2. Midori Takada, “Trompe-l’œil” from Through The Looking Glass (1983 RCA Red Seal). 高田みどり (Midori Takada) is a Japanese composer and percussionist. She was a key figure in the Japanese ambient movement of the 1980s. Composed, performed, produced, Marimba, Gong, Cowbell, Recorder, Wood and clay Bells, Ocarina, Tam-tam, Cola Bottle, Reed Organ, Midori Takada. She performed all of the instruments on this album.
3. Brian Eno and Harold Budd, “Their Memories” from The Pearl (1984 Editions EG). Composed by Brian Eno, Harold Budd; produced by Brian Eno and Daniel Lanois.
4. David Behrman, “Interspecies Smalltalk Scene 2” (1984) from Leapday Night (1987 Lovely Music). Composed, produced, and computers by David Behrman; violin, Takehisa Kosugi. "Interspecies Smalltalk" (1984) is an interactive piece originally commissioned by the Cunningham Dance Company.
5. Yutaka Hirose, “Light Which Shakes Quietly” from Nova+4 (2019 WRWTFWW Records). Bonus track on this reissued album that dates from 1986. Composed , Arranged and Computer by, Yutaka Hirose; Synthesizer, Jun Tohyama.
6. Takashi Kokubo, “A Dream Sails Out To Sea - Scene 3” (2019 Light In The Attic). Originally released in 1987, this track was part of the new wave of Japanese ambient music. By that time, Kokubo was already reknown for his synthesizer skills on a part with Isao Tomita. He turned to sound design and ambient music and has been instrumental in addition to creating such sounds as the nationally-used mobile phone earthquake alert and credit card payment jingles.
7. Yoichiro Yoshikawa, “Nube” from Cyprus (1988 Eastworld). Original sound track of Japanese TV program. Yoshikawa was already a reliable session musician when he acquired one of the first Phophet-5 synthesizers in Japan. He quickly became a go-to composer for television and other purposes, such as soundscapes for museum exhibitions.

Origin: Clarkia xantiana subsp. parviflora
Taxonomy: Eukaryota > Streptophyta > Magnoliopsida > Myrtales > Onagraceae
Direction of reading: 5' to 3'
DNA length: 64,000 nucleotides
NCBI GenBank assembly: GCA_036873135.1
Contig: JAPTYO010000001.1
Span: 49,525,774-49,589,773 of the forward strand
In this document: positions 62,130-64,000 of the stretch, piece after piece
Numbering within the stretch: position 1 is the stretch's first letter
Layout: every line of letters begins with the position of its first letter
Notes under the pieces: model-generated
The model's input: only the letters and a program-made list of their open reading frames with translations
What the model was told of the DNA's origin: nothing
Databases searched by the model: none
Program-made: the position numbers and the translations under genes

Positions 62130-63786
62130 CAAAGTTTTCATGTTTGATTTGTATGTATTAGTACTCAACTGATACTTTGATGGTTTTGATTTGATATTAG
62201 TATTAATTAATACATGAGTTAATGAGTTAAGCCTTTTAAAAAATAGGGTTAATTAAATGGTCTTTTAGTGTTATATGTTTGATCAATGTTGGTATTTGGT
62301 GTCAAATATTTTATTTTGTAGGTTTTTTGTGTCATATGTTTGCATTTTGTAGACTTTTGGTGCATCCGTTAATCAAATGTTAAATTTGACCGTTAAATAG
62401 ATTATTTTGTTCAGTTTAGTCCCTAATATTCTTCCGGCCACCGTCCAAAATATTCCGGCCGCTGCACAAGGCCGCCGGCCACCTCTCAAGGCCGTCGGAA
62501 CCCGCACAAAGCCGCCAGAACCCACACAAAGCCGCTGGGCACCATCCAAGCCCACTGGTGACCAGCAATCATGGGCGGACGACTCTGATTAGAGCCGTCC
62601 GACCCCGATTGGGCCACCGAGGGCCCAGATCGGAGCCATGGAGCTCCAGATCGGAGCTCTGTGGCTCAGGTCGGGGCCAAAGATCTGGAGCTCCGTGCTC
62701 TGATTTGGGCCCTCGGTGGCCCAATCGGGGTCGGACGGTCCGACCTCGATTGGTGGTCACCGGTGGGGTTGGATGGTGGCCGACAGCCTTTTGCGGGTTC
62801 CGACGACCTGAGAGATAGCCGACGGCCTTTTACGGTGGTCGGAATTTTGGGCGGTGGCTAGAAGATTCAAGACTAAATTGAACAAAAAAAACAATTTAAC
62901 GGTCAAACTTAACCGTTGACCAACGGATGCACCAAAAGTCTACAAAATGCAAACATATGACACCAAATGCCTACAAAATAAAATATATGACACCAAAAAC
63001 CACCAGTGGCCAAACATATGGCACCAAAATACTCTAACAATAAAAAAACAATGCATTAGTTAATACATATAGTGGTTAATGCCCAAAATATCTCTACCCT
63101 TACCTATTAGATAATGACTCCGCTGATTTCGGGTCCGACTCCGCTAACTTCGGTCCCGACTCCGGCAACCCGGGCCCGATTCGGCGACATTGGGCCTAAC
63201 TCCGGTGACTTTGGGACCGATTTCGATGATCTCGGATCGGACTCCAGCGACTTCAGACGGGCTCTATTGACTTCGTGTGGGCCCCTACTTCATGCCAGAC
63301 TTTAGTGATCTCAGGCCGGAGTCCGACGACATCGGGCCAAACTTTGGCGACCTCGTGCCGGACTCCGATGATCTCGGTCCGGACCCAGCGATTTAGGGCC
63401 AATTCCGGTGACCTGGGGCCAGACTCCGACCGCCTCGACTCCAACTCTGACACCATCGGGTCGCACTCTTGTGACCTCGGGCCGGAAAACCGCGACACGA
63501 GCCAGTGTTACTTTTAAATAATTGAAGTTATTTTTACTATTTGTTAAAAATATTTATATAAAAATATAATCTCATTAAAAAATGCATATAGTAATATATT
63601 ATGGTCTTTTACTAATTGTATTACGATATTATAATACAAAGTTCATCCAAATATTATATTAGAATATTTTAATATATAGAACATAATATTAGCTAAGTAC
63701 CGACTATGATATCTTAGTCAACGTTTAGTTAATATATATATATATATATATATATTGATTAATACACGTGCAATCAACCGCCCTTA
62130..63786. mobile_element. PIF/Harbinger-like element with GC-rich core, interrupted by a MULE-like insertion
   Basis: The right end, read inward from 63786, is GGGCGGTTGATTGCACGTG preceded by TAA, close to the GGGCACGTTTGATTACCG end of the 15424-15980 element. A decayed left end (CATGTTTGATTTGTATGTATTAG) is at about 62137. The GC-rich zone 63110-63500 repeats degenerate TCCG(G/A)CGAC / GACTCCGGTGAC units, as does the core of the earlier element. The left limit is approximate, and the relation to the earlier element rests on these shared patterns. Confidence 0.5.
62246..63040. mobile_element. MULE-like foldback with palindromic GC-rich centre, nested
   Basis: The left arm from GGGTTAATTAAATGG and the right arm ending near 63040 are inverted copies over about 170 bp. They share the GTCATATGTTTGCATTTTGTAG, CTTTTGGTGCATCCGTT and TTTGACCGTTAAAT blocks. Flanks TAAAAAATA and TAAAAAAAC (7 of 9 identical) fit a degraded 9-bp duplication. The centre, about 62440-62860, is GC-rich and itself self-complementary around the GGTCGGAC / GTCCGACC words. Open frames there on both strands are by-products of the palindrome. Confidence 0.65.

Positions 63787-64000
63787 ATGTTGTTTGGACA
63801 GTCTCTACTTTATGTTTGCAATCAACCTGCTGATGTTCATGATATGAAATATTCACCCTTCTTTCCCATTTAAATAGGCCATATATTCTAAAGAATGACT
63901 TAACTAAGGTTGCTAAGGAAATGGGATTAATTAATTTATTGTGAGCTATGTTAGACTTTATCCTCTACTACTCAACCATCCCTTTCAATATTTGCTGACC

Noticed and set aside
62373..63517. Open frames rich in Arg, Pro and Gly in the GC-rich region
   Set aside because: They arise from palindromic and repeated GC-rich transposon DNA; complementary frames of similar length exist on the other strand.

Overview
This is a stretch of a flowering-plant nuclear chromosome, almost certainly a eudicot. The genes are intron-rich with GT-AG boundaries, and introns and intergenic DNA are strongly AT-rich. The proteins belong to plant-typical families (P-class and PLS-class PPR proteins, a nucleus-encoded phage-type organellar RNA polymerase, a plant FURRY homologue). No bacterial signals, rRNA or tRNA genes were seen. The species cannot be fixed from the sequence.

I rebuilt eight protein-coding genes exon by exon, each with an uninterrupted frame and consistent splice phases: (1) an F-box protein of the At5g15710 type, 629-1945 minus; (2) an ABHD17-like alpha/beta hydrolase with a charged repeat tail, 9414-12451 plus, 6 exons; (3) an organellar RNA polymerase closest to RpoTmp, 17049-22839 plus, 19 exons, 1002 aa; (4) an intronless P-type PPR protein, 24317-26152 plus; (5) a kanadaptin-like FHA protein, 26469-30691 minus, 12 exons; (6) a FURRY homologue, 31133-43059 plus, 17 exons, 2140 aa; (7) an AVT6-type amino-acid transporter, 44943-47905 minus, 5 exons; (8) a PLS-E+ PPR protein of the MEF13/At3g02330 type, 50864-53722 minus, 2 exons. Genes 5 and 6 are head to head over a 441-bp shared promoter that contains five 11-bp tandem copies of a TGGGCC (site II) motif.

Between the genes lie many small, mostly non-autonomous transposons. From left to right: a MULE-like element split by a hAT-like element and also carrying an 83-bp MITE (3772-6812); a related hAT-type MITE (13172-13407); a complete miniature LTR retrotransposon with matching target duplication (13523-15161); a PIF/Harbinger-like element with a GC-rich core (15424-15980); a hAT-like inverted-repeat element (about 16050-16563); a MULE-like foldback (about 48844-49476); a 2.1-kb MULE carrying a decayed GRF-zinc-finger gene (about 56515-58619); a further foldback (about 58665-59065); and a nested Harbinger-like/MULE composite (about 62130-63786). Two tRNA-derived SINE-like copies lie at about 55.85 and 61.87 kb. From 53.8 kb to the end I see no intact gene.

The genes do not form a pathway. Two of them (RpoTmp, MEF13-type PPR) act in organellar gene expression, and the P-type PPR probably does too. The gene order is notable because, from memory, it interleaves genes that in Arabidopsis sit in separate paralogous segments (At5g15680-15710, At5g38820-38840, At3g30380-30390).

8. Tetsu Inoue, “Low of Vibration” from Ambiant Otaku (1994 Fax +49-69/450464). Before I met Tetsu around the year 2000, I was fascinated by music such as this which had all of the elements of ambient music—slow and forming harmonies, spatial rhythms rather than beats, and a sustained energy throughout—without sounding at all like something out of an Eno production. Produced and performed by Tetsu Inoue.
9. Kenji Kawai, “Ghostdive” from Ghost in the Shell (Original Soundtrack) (1995 RCA). An ambient work from the popular movie soundtrack.Composed, Performed, Produced, Arranged, Keyboards, Instruments, Kenji Kawai; synthesizer, Hironori Houki.
10.Waveform Transmission, “V 1.3” from V 1.0-1.9 (1996 Silent). Analog Tone Engineering and Realization, Recordings Of The Dead, Shortwave, Field Recordings Made During Periods Of Highly-charged Paranormal Activity, Korg MS 10, Korg MS 20, Korg MS 50, Roland System 100 Synthesizers, Home Built Analog Synthesizers, Tape, Loops, Chris Troy; Digital Audio Graphs, Granular Synthesis, Microwave Communications, Psycho-acoustics, Tape, Loops Otari MX 5050 loops, Rod Modell.